What is the SEC Form 13F
SEC Form 13F is a quarterly report that is filed by institutional investment managers with at least $100 million in equity assets under management, discloses their U.S. equity holdings to the Securities and Exchange Commission (SEC) and provides insights into what the smart money is doing. Firms that are required to file 13Fs include mutual funds, hedge funds, trust companies, pension funds, insurance companies and registered investment advisers.
BREAKING DOWN SEC Form 13F
SEC Form 13F filings provide investors with an inside look at the holdings of Wall Street's top stock pickers and their asset allocation strategies. Individual investors and other institutional investors, who want to replicate the strategies of rock star hedge fund managers like Daniel Loeb, David Tepper, David Einhorn, Carl Icahn or Seth Klarman, scrutinize 13F filings to generate investment ideas. And the financial press often reports on what these fund managers have been buying and selling. By looking at the top holdings of some managers, investors hope to put together a best-ideas portfolio without paying management fees.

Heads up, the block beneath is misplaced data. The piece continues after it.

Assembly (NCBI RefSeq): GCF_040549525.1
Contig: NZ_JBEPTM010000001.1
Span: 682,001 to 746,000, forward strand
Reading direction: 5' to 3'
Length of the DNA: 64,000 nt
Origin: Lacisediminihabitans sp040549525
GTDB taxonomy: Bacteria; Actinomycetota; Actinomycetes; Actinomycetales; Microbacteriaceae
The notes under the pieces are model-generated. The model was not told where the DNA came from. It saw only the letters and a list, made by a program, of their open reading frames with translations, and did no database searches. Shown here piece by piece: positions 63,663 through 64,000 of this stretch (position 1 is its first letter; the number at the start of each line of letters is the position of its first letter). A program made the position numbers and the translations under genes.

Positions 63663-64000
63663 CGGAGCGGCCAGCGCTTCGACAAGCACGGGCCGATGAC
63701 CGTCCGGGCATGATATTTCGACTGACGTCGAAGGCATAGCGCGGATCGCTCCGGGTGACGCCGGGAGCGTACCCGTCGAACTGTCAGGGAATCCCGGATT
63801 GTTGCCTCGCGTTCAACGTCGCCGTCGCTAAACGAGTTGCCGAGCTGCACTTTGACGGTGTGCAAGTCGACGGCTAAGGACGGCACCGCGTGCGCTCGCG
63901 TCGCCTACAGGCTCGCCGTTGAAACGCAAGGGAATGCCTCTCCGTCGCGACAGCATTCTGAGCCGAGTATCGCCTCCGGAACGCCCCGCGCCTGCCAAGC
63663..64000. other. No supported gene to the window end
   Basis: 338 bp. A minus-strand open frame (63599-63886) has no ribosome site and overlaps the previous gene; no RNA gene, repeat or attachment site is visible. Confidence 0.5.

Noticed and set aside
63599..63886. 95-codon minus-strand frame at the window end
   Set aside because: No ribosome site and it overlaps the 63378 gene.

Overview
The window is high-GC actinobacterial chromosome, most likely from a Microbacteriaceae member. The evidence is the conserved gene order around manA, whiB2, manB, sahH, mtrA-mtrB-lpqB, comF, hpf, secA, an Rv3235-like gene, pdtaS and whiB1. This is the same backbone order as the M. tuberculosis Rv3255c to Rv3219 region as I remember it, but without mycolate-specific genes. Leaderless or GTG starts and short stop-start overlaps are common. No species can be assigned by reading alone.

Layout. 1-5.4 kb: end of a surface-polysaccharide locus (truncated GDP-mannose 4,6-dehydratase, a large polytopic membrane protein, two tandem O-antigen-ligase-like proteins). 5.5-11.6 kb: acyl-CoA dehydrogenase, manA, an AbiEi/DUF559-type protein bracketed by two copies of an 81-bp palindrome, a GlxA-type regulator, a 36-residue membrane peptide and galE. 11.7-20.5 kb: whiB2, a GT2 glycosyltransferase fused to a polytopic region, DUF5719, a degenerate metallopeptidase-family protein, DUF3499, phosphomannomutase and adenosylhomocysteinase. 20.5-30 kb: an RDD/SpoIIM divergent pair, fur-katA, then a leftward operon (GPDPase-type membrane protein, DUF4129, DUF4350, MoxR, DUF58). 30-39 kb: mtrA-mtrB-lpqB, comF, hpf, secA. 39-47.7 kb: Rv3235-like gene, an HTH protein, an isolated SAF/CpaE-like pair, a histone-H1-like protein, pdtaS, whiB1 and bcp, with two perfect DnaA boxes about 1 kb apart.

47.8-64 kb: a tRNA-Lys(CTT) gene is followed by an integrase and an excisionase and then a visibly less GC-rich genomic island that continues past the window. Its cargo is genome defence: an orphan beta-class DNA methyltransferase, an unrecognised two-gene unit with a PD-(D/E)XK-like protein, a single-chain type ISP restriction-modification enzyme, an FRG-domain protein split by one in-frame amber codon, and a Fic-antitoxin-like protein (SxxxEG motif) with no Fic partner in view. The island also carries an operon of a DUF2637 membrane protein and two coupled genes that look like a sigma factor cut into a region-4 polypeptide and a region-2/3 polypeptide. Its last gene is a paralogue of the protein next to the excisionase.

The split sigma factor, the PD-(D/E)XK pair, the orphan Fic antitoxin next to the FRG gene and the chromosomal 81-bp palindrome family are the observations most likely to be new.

However, the risk for both professional and retail investors, is that the tendency of hedge funds to borrow investment ideas from each other, and the bandwagon effect, can lead to crowded trades and overvalued stocks. Hedge fund managers are no more immune to behavioral biases like herd behavior, than anyone else. After all, if you are a fund manager, it is safer to be wrong with the majority than to be right alone.
13Fs Only Tell Half The Story
13F reports only require funds to report their long positions, in addition to their put and call options, American Depositary Receipts (ADRs), and convertible notes. But hedge funds also purchase bonds and foreign equities, and sell stocks short. This can give a misleading picture, as some funds generate most of their returns from their short selling, only using long positions as hedges. Also, 13Fs only track investments made on domestic exchanges.
Unreliable and Backward Looking
13F filings are not necessarily reliable – as the SEC itself admits — because no one at the SEC analyzes the content for accuracy and completeness. So, investors should take them with a pinch of salt. After all, the infamous fraudster Bernard Madoff also filed 13F forms on a quarterly basis.
Another major issue with 13F reports is that they are filed up to 45 days after the end of a quarter. And most managers submit their 13Fs as late as possible, because they do not want to tip off rivals about what they are doing. So, by the time other investors get their hands on them, they are looking at stock purchases that may have been made more than four months prior to the filing. Seeing how professional fund managers have been investing in the previous few months can be insightful, but it is backward looking. If the smart money is already fully invested in a stock, retail investors are likely to be late to the party by the time they learn about it.